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On specialisation, moderation, and difficult life choices

What follows is an excerpt of an email exchange. It is shared with permission. My correspondent shall remain anonymous. Some details are obfuscated to be more generic, as what matters is the overall theme.


I’ve watched your recent three videos on philosophy, and I find them invaluable. I’ll watch them again in order to absorb the many key concepts you covered.

If you think something is unclear, please let me know. As always, feel welcome to comment on any point.

[ Prot edit: Check the presentations. ]

The ancient Greeks amazed me again: they knew that science, art, and letters are interconnected!

Yes, I think this is what we need to rediscover. Consider the negative connotations of the phrase “jack of all trades; master of none”. We have a bias against polymathy and thus tend to misunderstand what specialisation is and should be. It is desirable to specialise, for it is how we develop expertise in any given area of sophistication. What is undesirable is to believe that you can see the world through a keyhole by thinking that knowledge of the particular is sufficient and, indeed, fecund.

I believe I have mentioned this in passing in one of my publications: the Olympic ethos (I will elaborate in a future publication). You know about the ideal of fair play in sport. It holds an important lesson for everyone, not just athletes. I would argue it is essential for the scientifically minded fellow as well. Why, you may ask? Because fair play teaches us to recognise what the truth is: if ceteris paribus someone beats you at a sport, the fact is that they performed better. Sport (of the Olympic sort, not the unscrupulous capitalist money-making machine) shows us that there are no true winners and losers in a game: we all win when we elevate ourselves beyond our instinctive egoism by playing fairly. Then it is a matter of upbringing to cherish the participation, not the outcome, to appreciate the substance and not be distracted by the pursuit of ephemeral social points, medals, and accolades.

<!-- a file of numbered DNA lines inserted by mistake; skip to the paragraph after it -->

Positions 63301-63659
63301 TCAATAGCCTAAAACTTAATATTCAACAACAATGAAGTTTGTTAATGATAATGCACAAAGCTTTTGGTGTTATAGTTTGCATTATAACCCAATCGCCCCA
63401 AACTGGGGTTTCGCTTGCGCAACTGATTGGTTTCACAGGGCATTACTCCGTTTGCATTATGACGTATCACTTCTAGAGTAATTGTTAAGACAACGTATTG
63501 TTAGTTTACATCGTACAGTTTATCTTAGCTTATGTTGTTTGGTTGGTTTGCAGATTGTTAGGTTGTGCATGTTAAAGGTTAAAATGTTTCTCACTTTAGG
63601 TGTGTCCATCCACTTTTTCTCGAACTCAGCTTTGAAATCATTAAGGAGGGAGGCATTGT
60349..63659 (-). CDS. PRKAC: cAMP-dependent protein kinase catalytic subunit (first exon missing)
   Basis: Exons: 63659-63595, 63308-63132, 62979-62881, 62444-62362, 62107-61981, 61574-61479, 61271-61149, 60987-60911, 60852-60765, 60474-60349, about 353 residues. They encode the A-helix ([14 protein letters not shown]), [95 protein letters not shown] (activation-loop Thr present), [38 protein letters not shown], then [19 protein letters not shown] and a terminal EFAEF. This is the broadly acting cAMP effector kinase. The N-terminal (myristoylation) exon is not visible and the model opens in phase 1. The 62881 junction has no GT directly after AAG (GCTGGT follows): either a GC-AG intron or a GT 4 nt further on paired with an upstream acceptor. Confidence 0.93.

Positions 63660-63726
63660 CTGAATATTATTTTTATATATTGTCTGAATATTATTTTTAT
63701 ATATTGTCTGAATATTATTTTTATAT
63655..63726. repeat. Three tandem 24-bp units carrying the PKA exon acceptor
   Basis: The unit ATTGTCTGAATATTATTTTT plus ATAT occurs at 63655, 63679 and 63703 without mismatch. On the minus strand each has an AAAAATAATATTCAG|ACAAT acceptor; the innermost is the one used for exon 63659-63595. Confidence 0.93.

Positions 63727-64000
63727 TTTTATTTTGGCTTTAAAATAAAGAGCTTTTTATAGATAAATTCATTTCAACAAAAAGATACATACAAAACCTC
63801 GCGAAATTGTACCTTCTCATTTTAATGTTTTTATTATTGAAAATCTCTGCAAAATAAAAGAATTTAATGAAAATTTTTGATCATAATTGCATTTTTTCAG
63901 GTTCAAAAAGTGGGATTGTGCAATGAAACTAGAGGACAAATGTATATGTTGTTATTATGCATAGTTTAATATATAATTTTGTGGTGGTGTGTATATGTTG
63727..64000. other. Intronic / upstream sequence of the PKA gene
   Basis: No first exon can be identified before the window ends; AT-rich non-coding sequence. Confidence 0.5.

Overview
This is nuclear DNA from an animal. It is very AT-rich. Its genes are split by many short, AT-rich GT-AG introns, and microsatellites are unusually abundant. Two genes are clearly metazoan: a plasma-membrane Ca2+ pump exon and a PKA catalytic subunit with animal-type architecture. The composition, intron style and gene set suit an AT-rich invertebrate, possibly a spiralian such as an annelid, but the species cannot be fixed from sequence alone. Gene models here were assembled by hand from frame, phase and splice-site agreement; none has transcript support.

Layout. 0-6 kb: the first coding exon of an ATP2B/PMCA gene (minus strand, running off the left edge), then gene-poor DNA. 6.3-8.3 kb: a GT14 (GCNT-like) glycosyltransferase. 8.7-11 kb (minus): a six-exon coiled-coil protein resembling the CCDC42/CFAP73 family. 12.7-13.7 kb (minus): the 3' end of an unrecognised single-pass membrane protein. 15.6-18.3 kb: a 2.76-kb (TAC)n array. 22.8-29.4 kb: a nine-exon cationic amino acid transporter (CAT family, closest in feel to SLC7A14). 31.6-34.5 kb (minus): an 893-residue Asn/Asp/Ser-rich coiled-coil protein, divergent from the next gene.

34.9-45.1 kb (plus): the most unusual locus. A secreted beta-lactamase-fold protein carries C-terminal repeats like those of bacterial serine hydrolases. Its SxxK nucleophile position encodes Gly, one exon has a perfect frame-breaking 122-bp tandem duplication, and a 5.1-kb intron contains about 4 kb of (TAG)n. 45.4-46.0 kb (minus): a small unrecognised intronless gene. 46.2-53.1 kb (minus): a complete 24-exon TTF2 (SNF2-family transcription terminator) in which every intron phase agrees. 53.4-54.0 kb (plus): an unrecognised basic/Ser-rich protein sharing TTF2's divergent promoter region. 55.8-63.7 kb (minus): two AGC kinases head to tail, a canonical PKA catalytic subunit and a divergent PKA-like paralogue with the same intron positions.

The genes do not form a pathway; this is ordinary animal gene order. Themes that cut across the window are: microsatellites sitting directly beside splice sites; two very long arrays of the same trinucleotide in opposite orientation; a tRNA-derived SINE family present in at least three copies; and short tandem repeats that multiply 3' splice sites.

We then see how sport and science have something in common. Does it matter if my theory lost to a more cogent alternative, assuming conditions of fairness (i.e. genuine science)? No, it does not matter because the other theory brings us closer to the truth. That knowledge helps us, myself included, escape from a falsehood or an otherwise distorted view of things. The scientist wants to do science exactly because of that inner need to remain inquisitive. To be strictly self-serving runs contrary to said inquisitiveness.

It is misguided to think of the scientific enterprise in purely technical terms, as if it has no ethical underpinnings. It is equally unwise to treat sport in exclusive physical terms, art as merely expressive, and so on for all fields of endeavour that we insist on treating in isolation from all the rest. Everything we do is part of a continuum. There is no such thing as a standalone presence. Not in human affairs, not in the Cosmos at-large.

Specialisation comes with the latent risk of creating incomplete human beings. These are the “geeks” or “nerds” when the terms are used negatively: individuals who obsess over a narrow field of expertise, have nothing else to think about, only make friends within that circle, and end up living in a parallel world in which their perceptions of selfhood and the world at-large are not challenged (this describes me at some point in my life). Other activities like sport and art give us a chance to connect with people. In the case of art, the connection can be figurative as we may relate to the subjectivity of an imaginary hero, the impression of an abstract figure or a soundscape, and so on. When we interact in earnest with different people/subjectivities and put ourselves in unfamiliar situations, we learn more about who we really are. The “self” is neither fixed nor predetermined: to know who you are is to discover the others (i.e. be open to the world). Isn’t “openness” a prerequisite for finding the truth?